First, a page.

My Lan (MJ) was a teenager working at Burger King navigating workplace abuses such as sexual harassment. It was her second job, and she had fun at first.
Speaking through tears at a midday press conference in the St. Paul City Hall. MJ talked about her passion for fighting for enforcement of the Earned Sick and Safe Time (ESST) ordinance.
MJ argued that if employers violate these rules, they should be held accountable.
"The only thing employers care about is money. So take away their money. Freeze their accounts. Freeze their assets. Take away some of their money, and then they will understand," she said. "They know they can get away with mistreating people who are paid very little. That's why enforcement is so important because, without accountability, these businesses will knowingly keep breaking the rules and abusing low wage workers."
For MJ the ramifications of not having access to ESST is wildly felt, "when somebody's not getting paid for the hours they work, it affects more than just them it impacts everybody around them, the whole community."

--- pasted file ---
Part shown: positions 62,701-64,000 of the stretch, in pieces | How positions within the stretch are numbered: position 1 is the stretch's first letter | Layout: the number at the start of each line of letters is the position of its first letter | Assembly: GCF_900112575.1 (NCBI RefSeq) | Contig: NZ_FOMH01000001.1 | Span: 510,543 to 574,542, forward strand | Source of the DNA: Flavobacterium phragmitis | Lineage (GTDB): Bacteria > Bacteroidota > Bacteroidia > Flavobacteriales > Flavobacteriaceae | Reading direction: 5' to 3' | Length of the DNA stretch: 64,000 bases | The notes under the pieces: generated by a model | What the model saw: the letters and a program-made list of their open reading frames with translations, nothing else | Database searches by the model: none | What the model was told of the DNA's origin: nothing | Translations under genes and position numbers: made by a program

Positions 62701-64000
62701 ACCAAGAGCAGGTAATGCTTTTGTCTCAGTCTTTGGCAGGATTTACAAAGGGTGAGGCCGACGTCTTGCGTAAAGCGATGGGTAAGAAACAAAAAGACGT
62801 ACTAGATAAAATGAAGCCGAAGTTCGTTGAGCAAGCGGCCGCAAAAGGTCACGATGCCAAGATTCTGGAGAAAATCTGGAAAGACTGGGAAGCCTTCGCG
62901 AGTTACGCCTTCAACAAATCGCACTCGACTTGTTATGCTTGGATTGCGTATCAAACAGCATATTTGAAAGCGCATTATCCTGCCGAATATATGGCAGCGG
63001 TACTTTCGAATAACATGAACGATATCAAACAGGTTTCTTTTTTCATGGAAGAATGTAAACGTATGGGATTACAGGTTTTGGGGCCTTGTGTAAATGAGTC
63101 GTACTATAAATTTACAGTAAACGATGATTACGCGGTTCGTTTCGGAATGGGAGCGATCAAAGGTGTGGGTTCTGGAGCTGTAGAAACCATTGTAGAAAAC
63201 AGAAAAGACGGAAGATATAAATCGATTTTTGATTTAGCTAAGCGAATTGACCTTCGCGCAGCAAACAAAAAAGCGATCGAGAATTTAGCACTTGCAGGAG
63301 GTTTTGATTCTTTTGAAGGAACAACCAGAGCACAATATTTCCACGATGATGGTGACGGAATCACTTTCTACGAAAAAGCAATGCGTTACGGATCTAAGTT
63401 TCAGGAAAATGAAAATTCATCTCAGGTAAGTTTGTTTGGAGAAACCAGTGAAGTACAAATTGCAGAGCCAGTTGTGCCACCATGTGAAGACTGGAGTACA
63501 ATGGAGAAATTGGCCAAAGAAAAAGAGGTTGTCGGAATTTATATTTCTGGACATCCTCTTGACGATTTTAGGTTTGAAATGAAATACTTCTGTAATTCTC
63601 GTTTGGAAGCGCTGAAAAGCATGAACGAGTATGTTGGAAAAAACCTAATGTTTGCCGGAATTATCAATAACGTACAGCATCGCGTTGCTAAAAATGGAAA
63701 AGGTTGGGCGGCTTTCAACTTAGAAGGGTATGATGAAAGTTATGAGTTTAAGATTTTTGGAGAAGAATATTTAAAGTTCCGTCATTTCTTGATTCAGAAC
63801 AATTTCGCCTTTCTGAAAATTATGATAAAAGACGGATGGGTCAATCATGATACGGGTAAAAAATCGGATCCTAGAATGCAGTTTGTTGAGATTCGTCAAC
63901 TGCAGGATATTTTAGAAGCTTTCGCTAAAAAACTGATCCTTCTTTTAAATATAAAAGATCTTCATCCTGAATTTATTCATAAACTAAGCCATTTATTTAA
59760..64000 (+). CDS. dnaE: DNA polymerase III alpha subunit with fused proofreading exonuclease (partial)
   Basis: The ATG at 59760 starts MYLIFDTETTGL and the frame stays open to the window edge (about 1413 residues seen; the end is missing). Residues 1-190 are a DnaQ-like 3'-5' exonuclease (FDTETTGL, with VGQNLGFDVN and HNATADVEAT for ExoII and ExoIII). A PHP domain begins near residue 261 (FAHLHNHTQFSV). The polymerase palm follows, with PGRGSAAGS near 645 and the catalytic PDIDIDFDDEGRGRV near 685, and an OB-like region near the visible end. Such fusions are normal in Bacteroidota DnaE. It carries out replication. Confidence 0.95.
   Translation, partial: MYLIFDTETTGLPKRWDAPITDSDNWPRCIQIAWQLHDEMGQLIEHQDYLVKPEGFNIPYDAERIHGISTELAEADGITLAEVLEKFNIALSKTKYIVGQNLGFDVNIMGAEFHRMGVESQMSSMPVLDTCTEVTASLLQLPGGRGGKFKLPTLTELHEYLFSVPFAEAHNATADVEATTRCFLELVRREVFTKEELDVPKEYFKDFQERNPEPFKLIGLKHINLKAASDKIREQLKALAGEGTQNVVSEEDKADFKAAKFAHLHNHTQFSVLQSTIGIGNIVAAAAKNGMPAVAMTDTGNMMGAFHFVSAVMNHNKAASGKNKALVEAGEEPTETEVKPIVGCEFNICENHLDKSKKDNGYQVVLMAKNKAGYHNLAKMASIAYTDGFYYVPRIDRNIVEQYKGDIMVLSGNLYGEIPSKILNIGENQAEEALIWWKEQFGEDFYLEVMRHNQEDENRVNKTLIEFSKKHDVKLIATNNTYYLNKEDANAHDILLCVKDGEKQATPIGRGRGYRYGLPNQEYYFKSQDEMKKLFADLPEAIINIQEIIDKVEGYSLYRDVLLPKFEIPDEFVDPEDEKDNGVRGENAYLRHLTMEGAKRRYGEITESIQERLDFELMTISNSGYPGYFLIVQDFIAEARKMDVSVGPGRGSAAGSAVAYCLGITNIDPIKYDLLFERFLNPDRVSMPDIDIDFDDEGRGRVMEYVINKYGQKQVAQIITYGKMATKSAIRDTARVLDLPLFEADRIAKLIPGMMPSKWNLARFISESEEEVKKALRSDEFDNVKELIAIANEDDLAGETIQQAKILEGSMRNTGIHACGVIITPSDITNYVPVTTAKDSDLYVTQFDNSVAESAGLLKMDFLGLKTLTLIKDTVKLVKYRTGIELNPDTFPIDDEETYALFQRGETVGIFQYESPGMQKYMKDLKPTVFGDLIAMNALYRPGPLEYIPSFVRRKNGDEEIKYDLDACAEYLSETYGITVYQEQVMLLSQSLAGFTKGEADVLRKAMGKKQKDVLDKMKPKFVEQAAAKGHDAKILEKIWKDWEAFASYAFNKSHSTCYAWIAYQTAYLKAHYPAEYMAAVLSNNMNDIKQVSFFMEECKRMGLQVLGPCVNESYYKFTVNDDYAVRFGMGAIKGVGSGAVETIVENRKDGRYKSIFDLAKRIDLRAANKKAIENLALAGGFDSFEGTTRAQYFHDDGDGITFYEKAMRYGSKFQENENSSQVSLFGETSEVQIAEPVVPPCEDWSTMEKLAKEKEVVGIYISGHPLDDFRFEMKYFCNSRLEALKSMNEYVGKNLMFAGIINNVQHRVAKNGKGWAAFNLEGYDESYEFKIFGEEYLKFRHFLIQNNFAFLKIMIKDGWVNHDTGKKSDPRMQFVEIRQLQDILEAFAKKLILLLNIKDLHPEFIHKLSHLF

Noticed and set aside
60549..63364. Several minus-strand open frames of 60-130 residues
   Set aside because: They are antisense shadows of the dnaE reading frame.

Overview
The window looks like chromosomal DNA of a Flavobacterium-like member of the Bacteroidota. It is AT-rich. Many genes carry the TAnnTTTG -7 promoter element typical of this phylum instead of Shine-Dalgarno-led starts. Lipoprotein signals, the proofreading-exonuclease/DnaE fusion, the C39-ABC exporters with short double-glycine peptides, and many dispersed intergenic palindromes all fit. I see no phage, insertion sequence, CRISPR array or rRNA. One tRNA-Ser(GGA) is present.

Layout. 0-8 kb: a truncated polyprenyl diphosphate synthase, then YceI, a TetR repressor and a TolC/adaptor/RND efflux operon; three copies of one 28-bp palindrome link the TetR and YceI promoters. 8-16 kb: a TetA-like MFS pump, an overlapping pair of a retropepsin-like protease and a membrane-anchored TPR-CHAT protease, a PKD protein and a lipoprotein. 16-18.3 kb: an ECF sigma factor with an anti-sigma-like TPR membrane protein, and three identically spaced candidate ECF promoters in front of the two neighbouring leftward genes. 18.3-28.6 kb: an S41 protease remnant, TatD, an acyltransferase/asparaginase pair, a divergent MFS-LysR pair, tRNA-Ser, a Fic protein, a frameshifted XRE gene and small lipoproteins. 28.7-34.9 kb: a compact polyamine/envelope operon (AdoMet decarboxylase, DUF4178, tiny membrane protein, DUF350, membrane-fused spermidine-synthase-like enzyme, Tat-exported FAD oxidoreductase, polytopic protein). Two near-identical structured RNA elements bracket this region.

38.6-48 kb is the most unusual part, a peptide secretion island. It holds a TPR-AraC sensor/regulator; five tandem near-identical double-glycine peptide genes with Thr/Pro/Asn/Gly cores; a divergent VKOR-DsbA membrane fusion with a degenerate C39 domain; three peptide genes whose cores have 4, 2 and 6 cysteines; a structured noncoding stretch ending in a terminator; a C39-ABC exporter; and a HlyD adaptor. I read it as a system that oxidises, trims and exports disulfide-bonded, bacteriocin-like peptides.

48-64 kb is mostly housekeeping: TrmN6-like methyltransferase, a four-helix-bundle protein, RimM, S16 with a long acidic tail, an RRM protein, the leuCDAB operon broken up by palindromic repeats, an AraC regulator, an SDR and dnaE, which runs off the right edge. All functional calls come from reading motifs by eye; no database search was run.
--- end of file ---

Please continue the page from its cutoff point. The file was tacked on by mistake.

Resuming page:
In a statement read at the press conference representatives from low wage worker center CTUL explained that workers at Saint Paul restaurants have reported a lack of information, access, and payment for paid sick leave since the ordinance went into effect nearly two years ago. CTUL wants to work with the city to make sure that workers have a seat at the table through an advisory committee.
Council member Rebecca Noecker affirmed the impassioned statements.
"Our colleagues worked so hard alongside you to pass our earned sick and safe time ordinance and to raise our minimum wage, and those policies mean nothing if they are not enforced," she said.
Shortly after the press conference, a group of workers and supporters took to the streets to draw attention to Madison Equities, the largest landowner in downtown St. Paul.
Organizers allege that Madison Equities uses a janitorial contractor with a history of labor violations. In many cases, janitors are being misclassified as contractors as a way to avoid new labor standards. Without vigorous enforcement and engagement with the community, these issues will persist.
David Wright with Madison Equities stated, "no comment" regarding questions about the protest or allegations that janitors are being misclassified.
Non-union security personnel from Madison Equity marched along with the protestors counter-chanting and arguing with participants. An unnamed participant observed that the Madison equity security went "buck wild" and "basically trolled us for like 5 blocks."